“Shoot to wound” is a noble but uninformed humanitarian thought not usefully discussed here.

            The Handbook suffers from similar ICRC wishful thinking in at least two places; that is, it sometimes confuses “law to be proposed” with “ratified law,” often described by lawyers as the law as you wish it were (lex ferenda), as opposed to the law that is (lex lata).  On page 11, the Handbook avers, “[W]henever the military is executing an attack, the LOAC imposes additional obligations specific to those planning, deciding on or carrying out attacks.” 

          That is incorrect.  LOAC holds the commander liable for culpably negligent or erroneous command decisions and directions.  Not the operations officer, nor the intelligence officer, nor the legal advisor, but the commander.  (Those combatants who carry out objectively unlawful orders are also liable to prosecution, of course, along with the commander who issued those orders.)  Were culpable LOAC violations as fungible as the Handbook would have it, we might expect culpability to roll downhill, smacking down unknowing and guiltless subordinates with some frequency. 

            A similar Handbook phrasing (p.51) notes that commanders “must own” their decisions in planning and executing urban warfare operations.  Actually, more than “owning” their decisions, commanders may be held criminally liable for LOAC violations they order, commit, incite, or acquiesce in, whether or not they “own” them.  Yes, there may be instances in which a subordinate planner undertakes a wrongful battlefield action on his or her own, thus incriminating themselves rather than their unknowing commander, but that is a rare event.[5]

            Similarly, the environmental responsibilities of the parties to armed conflicts are given an unduly expansive reading (p.14), calling for them to “regulate the protection of the natural environment.”  Requiring the regulation of the environment appears a different and greater obligation than that specified in LOAC.  (See AP I, Articles 35 and 55.)  This is not a major point, certainly, but one may expect the ICRC to interpret its own mandates with attention to wording and without embellishment.

            Surprisingly, the Handbook includes a “pattern of life” analysis for targeting civilians (p.20), a legally debatable and unsettled means of identifying civilians through drone observations.  Is a civilian who is seen to enter and leave the house of a suspected terrorist himself a terrorist?  Follow him, via drones, to determine if his “pattern of life” indicates terrorist activity.  Does he enter structures know to be frequented by identified terrorists?  Does he exit carrying what appear to be multiple weapons, or IEDs?  Does he engage in other activity associated with terrorists or terrorist activity?  If so, target and kill him.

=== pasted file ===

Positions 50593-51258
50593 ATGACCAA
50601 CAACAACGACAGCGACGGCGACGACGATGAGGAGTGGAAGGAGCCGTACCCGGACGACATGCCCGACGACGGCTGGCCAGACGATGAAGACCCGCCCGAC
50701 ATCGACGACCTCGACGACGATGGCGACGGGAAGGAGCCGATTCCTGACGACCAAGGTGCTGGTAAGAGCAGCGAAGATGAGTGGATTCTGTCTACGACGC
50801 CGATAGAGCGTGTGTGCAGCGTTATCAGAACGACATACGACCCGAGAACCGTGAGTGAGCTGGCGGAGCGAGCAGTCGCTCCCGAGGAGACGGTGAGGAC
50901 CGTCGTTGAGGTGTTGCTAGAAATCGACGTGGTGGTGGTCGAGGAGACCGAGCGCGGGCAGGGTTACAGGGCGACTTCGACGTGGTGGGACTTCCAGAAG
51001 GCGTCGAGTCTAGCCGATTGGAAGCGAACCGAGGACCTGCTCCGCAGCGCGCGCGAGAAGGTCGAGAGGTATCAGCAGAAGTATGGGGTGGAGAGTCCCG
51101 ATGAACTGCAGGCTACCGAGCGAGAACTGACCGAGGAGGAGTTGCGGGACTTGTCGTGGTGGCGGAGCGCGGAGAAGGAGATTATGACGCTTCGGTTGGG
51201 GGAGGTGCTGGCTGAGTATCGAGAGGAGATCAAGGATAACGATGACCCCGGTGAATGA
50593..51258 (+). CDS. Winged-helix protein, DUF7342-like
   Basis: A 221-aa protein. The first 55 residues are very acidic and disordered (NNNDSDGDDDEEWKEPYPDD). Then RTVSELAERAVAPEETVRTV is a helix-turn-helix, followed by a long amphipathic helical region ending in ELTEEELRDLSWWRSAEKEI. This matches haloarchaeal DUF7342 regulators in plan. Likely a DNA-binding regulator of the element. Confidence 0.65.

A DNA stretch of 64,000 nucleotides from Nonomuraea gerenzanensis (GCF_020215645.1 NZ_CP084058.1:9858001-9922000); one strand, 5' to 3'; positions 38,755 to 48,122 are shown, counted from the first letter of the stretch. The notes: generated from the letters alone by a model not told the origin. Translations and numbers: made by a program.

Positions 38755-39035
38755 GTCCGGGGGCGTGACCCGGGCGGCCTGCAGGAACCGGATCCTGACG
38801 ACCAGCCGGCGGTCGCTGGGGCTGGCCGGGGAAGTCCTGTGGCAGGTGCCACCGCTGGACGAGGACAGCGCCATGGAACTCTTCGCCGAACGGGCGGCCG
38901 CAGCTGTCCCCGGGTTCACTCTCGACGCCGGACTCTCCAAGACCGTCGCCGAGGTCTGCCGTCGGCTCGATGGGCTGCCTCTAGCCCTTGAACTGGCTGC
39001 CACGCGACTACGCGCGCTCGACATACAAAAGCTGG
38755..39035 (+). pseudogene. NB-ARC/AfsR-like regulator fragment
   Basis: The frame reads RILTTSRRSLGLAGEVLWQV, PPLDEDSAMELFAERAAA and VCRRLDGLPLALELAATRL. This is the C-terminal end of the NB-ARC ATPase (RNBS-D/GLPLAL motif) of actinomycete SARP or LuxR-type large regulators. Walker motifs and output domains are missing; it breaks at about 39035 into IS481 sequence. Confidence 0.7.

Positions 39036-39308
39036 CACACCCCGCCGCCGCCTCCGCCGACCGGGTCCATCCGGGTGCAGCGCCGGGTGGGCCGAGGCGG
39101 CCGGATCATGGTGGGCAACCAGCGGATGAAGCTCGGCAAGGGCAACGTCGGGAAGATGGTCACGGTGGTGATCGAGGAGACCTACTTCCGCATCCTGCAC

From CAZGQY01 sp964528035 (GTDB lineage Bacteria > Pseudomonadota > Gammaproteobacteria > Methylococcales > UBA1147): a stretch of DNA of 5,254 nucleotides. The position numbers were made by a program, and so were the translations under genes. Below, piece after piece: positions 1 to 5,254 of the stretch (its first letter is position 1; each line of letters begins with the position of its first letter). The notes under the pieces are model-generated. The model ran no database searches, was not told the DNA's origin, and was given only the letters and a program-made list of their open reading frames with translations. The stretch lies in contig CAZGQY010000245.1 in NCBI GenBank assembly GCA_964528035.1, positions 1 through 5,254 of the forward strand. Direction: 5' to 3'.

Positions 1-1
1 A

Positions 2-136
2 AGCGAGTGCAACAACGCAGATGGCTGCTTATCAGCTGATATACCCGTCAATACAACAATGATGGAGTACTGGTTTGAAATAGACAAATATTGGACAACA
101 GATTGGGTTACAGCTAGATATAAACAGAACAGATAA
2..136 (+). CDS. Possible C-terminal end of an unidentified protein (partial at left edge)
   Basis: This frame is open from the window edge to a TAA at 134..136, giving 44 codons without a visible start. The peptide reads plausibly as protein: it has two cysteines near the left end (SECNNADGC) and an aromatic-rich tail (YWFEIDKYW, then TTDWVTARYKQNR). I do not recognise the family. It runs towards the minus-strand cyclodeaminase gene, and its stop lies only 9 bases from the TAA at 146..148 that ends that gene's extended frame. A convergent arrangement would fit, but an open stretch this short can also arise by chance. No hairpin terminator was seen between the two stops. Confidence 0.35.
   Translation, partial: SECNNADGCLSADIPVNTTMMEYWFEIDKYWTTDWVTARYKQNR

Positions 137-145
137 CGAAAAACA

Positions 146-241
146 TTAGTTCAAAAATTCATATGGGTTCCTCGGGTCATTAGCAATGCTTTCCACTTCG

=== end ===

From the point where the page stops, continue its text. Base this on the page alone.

I find it surprising that an ICRC publication suggests the lawfulness of killing a civilian whose name is unknown, without signals intelligence or human intelligence to confirm the target’s enemy fighter status before he is targeted, or the ability to make an on-the-ground after-action assessment to confirm the pattern of life targeting.  Does “pattern of life” targeting not seem a violation of distinction; a violation here condoned by the ICRC?

            A very brief Handbook inclusion that students of LOAC, if they note it at all, will find uncomfortable is the mention (p.49) of “protecting the force,” more often referred to as “force protection” – the concept that allows deviation from a planned military action in order to avoid the risk of death or wounding of the involved unit’s own personnel. 

          In recent years, too often force protection is evidenced by saying, “I did it to save American lives.”  Too often that phrase is uttered after a friendly force war crime is discovered.  Any time the phrase “force protection” is heard, it should be followed by: “…violations of LOAC are never excused on the basis of force protection.”  One wishes the Handbook made that point when mentioning “protecting the force.”